Iowa judge's ruling hands Trump campaign early win on mail-in ballots

Court invalidates 50,000 absentee ballot applications that were pre-filled by election official.

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Mail in ballot in Utah for the 2018 midterm election
Mail in ballot in Utah for the 2018 midterm election
(George Frey / Getty Images)
Updated: August 28, 2020 - 11:13pm

An Iowa judge's ruling invalidating 50,000 requests for absentee ballots because an election official pre-filled voters' personal information has handed President Trump’s campaign an early win in its fight against expanded mail-in balloting.

Judge Ian Thornhill this week ruled Linn County Auditor Joel Miller, a Democrat, overstepped his bounds by pre-entering personal information in the ballots mailed out to county voters.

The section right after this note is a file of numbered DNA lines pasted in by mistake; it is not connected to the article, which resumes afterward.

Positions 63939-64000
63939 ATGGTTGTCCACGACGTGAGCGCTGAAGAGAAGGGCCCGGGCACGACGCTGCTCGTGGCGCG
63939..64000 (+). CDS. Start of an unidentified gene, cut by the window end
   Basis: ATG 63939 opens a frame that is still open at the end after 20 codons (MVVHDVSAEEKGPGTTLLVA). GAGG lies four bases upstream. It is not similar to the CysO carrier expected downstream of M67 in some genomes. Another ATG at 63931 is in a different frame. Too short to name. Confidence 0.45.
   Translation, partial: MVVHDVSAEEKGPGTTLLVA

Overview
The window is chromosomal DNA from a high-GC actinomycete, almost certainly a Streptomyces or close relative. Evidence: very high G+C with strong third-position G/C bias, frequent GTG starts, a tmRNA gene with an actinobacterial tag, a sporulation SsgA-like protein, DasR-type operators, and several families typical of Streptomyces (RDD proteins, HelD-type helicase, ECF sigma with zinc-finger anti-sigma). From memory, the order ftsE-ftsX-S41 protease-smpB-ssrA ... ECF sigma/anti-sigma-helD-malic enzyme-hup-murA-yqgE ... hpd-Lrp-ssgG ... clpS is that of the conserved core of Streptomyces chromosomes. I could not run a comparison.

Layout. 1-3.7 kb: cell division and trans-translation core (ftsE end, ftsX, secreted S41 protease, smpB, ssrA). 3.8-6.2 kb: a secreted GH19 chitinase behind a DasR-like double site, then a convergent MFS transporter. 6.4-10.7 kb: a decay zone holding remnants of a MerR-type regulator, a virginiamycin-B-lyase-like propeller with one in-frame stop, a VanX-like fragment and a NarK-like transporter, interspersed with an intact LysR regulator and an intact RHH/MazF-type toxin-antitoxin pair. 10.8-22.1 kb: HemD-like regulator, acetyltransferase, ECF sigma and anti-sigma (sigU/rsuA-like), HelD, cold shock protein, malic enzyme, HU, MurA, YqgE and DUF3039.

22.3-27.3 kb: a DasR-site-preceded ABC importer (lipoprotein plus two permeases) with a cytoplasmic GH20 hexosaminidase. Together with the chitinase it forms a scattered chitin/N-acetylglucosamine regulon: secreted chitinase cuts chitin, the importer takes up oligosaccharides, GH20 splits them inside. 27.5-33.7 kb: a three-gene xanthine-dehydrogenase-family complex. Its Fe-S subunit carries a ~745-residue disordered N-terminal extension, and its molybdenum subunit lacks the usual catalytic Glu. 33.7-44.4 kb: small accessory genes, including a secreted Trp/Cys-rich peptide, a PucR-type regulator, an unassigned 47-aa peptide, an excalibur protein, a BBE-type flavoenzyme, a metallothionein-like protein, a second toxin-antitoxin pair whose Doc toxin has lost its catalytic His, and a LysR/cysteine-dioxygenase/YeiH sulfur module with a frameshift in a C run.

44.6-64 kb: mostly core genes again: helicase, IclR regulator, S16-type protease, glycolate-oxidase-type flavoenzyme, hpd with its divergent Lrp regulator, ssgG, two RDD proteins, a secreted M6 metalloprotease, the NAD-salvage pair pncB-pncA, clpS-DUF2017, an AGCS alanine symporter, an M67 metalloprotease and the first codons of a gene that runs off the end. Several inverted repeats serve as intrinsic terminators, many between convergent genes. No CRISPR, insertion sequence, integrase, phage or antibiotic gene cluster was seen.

Miller has been ordered to void the original ballot requests and inform voters in writing they must process new absentee ballots or show up to the polls to vote in person.

The ruling Thursday provided an early victory for the Trump campaign, which is legally challenging practices across the country that loosen rules for mail-in ballots during the pandemic.

Republicans argue such court challenges are needed to ensure election security and prevent fraud, while Democrats accuse the GOP of voter suppression.

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